I praise you because I am fearfully and wonderfully made;
your works are wonderful,
I know that full well. (Psalm 139:14)
When I first noticed them I was mortified. What in the world was happening to my skin? It used to be so nice and smooth. Why were these crevices appearing? Did I do something wrong?
These were some of the first thoughts I had when I noticed stretch marks appearing on my legs as I went through puberty. Definitely exaggerated, as only teens can do. I hated having to wear only a swimsuit at the beach. What would others think? How could I cover up these monstrosities that made me look ugly? Most people looking at me would not even notice them, but to me it was a source of shame and embarrassment. My Mom said they were normal, stating that, “Some people just get them.” It wasn’t a big deal. She never had to deal with them. Those genes skipped her. She was one of the “lucky” ones, I thought.
Maybe this is not something you have ever had to deal with. But as I watch my expanding belly grow, I am very aware of the fear of so many mothers out there. They are elated over the thought of meeting their child for the first time, but can still have that nagging doubt in the back of their mind: “Will this baby ruin my body? Will I never look beautiful again?” In fear they buy lots of lotions and ointments, smearing them over their bellies, in an attempt to avoid the inevitable lines.
When Stephen and I found out we were expecting, I knew I’d get more lines added to my skin. Having already dealt with them as a teen, I was quite resigned to the fact. I didn’t bother with the lotions, as I knew it was just a genetic thing. You either get them or you don’t. I was determined that I wasn’t going to let it bother me. No, my belly wouldn’t look as nice pre-pregnancy, but I knew my husband would still love me despite my marks.
As many do during pregnancy, I started reading lots of books in order to prepare for our little one. One of those was the book “Expectant Parents” by Suzanne Hadley Gosselin. In it, Gosselin includes many stories of other parents and their experiences during pregnancy. As I read, I came across a short story by Emily Wagner entitled “My Pretty Lines.” In it she detailed how her two-year-old daughter noticed the lines on her belly and asked about them. She wrote,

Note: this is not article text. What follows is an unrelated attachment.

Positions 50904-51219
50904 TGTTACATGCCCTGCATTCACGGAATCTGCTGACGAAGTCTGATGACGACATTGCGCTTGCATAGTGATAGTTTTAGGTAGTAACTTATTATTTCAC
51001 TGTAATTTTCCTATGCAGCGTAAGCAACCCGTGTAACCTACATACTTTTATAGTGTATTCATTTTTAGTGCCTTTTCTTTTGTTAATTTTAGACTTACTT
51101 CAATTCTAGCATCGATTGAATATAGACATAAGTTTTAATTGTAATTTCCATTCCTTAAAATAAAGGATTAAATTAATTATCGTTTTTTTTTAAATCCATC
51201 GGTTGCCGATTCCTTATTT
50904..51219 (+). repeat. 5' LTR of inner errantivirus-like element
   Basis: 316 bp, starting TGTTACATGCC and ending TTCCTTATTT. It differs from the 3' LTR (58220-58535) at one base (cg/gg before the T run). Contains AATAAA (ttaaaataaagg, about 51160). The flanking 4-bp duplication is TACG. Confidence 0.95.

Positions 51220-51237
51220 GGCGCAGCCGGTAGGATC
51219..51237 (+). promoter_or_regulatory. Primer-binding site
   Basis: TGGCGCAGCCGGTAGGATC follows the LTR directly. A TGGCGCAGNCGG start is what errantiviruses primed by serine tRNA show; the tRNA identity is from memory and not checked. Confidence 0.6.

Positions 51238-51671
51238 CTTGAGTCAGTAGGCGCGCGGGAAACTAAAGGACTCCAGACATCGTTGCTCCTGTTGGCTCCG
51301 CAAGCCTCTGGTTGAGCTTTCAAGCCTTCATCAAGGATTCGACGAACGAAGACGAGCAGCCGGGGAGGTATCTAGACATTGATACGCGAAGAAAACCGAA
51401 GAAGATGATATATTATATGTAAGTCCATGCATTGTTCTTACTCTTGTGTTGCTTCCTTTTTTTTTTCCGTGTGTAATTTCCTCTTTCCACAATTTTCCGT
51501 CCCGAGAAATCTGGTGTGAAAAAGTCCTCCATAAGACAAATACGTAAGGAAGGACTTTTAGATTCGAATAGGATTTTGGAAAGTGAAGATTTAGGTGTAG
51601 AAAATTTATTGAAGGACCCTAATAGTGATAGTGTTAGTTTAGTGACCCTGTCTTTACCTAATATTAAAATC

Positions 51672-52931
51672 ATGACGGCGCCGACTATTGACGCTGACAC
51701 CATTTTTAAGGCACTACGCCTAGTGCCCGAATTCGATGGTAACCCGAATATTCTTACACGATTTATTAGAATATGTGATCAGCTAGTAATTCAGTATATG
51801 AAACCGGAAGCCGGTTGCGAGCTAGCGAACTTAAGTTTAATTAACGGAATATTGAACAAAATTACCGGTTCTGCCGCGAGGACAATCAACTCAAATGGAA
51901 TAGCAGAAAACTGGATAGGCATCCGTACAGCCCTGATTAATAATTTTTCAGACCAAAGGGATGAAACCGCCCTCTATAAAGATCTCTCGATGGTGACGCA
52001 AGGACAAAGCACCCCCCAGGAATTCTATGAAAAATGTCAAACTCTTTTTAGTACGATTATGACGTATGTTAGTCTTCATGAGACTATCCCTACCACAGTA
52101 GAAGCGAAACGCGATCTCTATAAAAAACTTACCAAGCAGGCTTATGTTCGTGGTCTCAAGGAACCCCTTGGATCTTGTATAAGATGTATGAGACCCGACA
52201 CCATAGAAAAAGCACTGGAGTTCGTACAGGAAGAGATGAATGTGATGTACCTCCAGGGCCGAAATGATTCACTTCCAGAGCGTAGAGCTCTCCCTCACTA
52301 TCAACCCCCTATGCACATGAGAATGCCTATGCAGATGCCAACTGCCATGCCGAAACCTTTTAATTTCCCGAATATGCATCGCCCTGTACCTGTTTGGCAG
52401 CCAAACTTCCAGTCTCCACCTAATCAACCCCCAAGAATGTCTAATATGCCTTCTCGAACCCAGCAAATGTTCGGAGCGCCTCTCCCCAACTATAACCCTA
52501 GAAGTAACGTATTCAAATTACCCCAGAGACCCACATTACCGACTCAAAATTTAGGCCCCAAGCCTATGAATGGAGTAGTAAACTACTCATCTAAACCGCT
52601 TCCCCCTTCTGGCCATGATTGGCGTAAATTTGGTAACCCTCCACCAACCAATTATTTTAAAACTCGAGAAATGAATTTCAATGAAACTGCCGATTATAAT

In a matter of moments, my mind darted from feelings of shame to dread at having to answer…
She felt the same emotions I had felt. Embarrassment. Shame. Discomfort. But she quickly realized those emotions should not be what motivated her response. She spoke with the Lord, and she was reminded of the beauty inherent in His creation — in the beauty of new life. Her response surprised even her.
Those are the lines where Mama’s tummy stretched to make room for you and Sissy to grow there. Aren’t they beautiful?
Beautiful. I had never before associated stretch marks with beauty. But, they really are, aren’t they? What God does in our bodies to prepare for a new human life is beautiful. These lines are evidence of that beauty. The feelings that welled up in me were new. Confidence. Amazement. Strength. This child’s innocent question was not there to point out deficiencies. It was simple curiosity. Now she would grow up seeing those lines as something that made her mother beautiful. Those lines were a gift from God to remind her of the beauty of new human life.
I wondered to myself why we would rather see ugliness than beauty. Why has our culture taught us to look at stretch marks as something negative? They aren’t negative at all! They’re beautiful. They represent the beauty of a new life that God has formed within you. They are something to be proud of — not a source of shame. As I watch those lines increase on my growing belly I no longer see them as something to be resigned to. They no longer cause shame or embarrassment. Instead, I look at them with pride. God is doing something beautiful inside me, and these lines will forever remind me of that wonder.
Wagner’s daughter doesn’t always notice those lines anymore. But, when she does, she remarks,
I love your pretty lines, Mama.